writing-tips-where-writers-winThanks to non-fiction writer Helen Aitken for this guest post!

I write nonfiction. Don’t ask me to write a novel or any kind of fictional piece. I couldn’t do it if Stephen King handed me a manuscript, stood over me, grabbed my fingers and began typing.

I also write humor. If I take a tidbit of truth and stretch it, pull it, or squish it, it becomes another animal altogether, which isn’t nonfiction, but that’s not my point here. You might say that humor and nonfiction are polar opposites, unless it’s humorous creative nonfiction, which is my favorite genre. Believe it or not, fiction, nonfiction and humor have a lot in common. Here are seven favorite writing tips that can apply to any good piece of writing:

1. Writing nonfiction, creative nonfiction and humor require the same qualities as great fiction, it should be well written and flowing in a direction that takes the reader to a logical destination, without them knowing they’ve been highjacked.

2. Nonfiction doesn’t have to be boring, or in sequential order.  However, it requires a working knowledge of English, few passive verbs, pertinent facts, great quotes, and a lack of clichés, in a concise, coherent writing style, with lots of hot coffee.

3. Sometimes when I’m writing a humor piece, I use regional phrases and accented words, like “darlin’, and “Well, shut my mouth.” This would be inappropriate for an article on nuclear fission, unless it’s Southern nuclear fission. Look professional and choose the right writing style.

4. The same thing is said for clichés.  Whoever coined the phrase “think out of the box” was innovative and descriptive. After the millionth time, it became a cliché and there are better ways to utilize the English language.  Your goal should be to create the perfect phase that becomes cliché, so we can avoid it.

5. In Japanese, there is only one word to describe delicious food, “Oishi.”  It doesn’t matter if it is for a meat or dessert, that’s the only word to use.  However, if you were to list all the words to describe delicious food in English, you might come up with ten, fifteen words or more.  Try it, then make your writing “delicious.”

6. When I write a magazine or newspaper article, I must be mindful of the word count. Sometimes there is a space limitation, or the publisher is paying me by the word; he’s always counting his pennies.  Bottom line, be concise, choose your words wisely, and edit, edit, edit so his pennies become your dollars.

7. A shortcut that may help is using “TK.  It means, “To Come” and is used to fill in a space for the right word later on. I use it when the writing stalls and I need to move on, or I’ve had a little too much coffee; it holds my place.

Need more direction or writing tips? Check out Jim Romenesko’s blog about words in writing at JimRomenesko.com and from the Washington Post’s Outlook section.

What’s the best advice YOU ever got on writing? Share your best writing tips with us for an upcoming article… be sure to include your own website so we can link folks to more of your wise words!

Helen in Tarragona, Spain 2012 CHelen Aitken is an award winning freelance writer, humorist and photographer. She is the author of It Only Happens to Me…   Can you dial 9-1-1? Visit her humor blog at www.helenaitken.com. Graphic courtesy freedigitalphotos.net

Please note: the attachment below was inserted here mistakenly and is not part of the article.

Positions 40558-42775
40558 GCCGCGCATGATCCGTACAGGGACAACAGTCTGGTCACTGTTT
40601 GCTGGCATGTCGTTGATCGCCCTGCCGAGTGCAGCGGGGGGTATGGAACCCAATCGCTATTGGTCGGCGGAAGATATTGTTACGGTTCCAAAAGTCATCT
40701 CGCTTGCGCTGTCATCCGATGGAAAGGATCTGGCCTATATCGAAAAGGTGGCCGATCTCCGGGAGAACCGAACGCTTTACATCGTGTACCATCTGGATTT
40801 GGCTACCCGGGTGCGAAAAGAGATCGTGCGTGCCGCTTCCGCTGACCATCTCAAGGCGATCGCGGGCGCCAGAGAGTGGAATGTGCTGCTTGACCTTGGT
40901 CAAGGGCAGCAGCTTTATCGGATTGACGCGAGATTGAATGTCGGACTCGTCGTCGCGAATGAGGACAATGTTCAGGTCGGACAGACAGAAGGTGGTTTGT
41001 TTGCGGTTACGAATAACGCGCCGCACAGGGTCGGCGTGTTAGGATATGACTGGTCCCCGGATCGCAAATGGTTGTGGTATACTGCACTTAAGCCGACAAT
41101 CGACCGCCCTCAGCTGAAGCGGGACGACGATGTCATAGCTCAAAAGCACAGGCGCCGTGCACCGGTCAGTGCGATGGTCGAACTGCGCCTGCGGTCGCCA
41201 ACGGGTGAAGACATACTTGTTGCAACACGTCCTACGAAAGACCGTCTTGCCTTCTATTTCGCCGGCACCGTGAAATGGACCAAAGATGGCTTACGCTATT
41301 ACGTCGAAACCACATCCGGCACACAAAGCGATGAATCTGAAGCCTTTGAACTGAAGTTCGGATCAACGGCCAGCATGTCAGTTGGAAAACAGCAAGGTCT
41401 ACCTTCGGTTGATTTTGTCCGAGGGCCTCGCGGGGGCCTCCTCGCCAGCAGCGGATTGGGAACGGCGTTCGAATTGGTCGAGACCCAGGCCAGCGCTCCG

3 thoughts on “Seven Writing Tips From a Nonfiction Author

  • September 25, 2013 at 7:44 am

    Hi Shari
    Helen Aitken SHOULDN’T sell herself short. When I began to write in earnest I wrote commentary type items for a community newspaper for several years. Along the way, over eleven years ago, I began to write an adult Contemporary romance however I never seemed to be able to get more than about halfway in writing it.
    Someone then suggest I write for a younger audience. I did and wrote my first YA Paranormal/Time Travel/First Kiss romance novel entitled “I Kissed a Ghost” and those who’ve read it have said they liked the storyline.
    The journey from typing that first letter to typing the elusive final period has been a learning experience. I had to learn, and I still have to learn more, about show not tell, descriptive narratives, dialogue. When I held the proof copy for the paperback edition in my hands and smell the luscious aroma of the fresh ink on the pages of it, I still couldn’t believe I’d written a 246 page novel for teenage and young girls.
    Just as Helen needs to develop the nonfiction she writes from the beginning to the end, building on what she’s written on the previous pages, I had to the same thing. However, instead of merely facts, I had to worry about character and storyline development.
    Right now I’ve returned to writing the manuscript I’d started so many years ago using the knowledge I’ve gained writing my first YA romance. I’ve noticed all the mistakes I’d made in my first attempt and can see the vast improvement in my writing. I’ve written about 89 pages with about 26,300 words so far and have my sights on finishing this manuscript by the end of the year.
    I believe Helen should definitely try her hand at writing some fiction; it doesn’t have to be in romance genre. The interesting thing about writing fiction is that most, if not all, of the tips she’s given us also applies here as well.

  • September 24, 2013 at 8:05 pm

    I had to laugh when I read your first paragraph. I also write nonfiction and a few months ago I decided I’d challenge myself to write fiction so I registered for the annual write a novel in a month event for November. Eventually I came to my senses and dropped out. The truth is I love writing nonfiction, and I do agree with it does not having to be as boring as dirt, although – sadly – a lot of it is.

    • September 24, 2013 at 8:25 pm

      There ya go, Marquita! Hey, we write plenty of it too 🙂

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